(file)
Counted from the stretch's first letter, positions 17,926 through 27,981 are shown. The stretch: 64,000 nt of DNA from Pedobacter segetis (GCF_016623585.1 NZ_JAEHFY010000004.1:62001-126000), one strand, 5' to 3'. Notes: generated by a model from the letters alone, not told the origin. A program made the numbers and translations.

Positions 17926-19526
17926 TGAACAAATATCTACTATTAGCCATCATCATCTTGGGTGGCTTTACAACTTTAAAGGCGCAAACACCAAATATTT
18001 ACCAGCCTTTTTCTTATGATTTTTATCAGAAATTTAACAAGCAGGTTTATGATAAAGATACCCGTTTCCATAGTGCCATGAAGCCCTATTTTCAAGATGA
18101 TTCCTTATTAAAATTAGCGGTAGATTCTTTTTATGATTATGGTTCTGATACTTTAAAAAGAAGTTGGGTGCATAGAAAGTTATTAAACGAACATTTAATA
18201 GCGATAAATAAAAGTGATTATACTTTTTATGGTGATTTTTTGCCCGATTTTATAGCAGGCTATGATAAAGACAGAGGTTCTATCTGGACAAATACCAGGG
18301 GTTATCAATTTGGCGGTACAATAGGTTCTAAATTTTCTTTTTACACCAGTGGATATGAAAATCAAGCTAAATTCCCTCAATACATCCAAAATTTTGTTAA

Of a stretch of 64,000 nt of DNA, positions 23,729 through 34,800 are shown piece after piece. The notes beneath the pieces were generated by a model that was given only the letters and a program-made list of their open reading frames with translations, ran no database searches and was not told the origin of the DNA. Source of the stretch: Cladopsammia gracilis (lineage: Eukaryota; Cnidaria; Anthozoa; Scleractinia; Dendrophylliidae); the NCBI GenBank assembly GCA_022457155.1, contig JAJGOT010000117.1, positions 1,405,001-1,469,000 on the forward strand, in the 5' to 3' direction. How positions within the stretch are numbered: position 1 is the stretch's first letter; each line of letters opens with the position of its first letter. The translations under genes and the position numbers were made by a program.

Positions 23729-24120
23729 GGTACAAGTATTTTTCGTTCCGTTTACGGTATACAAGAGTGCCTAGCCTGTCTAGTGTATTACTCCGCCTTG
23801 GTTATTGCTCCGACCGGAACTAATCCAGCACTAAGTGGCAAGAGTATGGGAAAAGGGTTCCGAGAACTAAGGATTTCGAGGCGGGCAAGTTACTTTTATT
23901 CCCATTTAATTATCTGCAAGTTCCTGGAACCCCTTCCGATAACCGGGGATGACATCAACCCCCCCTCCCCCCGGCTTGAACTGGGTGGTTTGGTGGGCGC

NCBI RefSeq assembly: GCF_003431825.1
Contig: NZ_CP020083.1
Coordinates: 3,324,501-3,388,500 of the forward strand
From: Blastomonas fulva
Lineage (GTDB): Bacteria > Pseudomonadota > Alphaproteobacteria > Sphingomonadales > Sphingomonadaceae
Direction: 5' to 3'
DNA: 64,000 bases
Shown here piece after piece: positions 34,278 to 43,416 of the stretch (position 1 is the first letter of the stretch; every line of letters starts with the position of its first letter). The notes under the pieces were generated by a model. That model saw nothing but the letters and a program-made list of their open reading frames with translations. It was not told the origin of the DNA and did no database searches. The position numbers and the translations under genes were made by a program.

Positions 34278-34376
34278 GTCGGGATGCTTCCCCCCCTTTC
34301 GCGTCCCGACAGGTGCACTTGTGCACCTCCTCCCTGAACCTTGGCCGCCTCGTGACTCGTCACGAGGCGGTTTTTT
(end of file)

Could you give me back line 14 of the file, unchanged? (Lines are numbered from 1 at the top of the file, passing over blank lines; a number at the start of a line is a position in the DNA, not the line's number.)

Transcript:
Contig: NZ_CP020083.1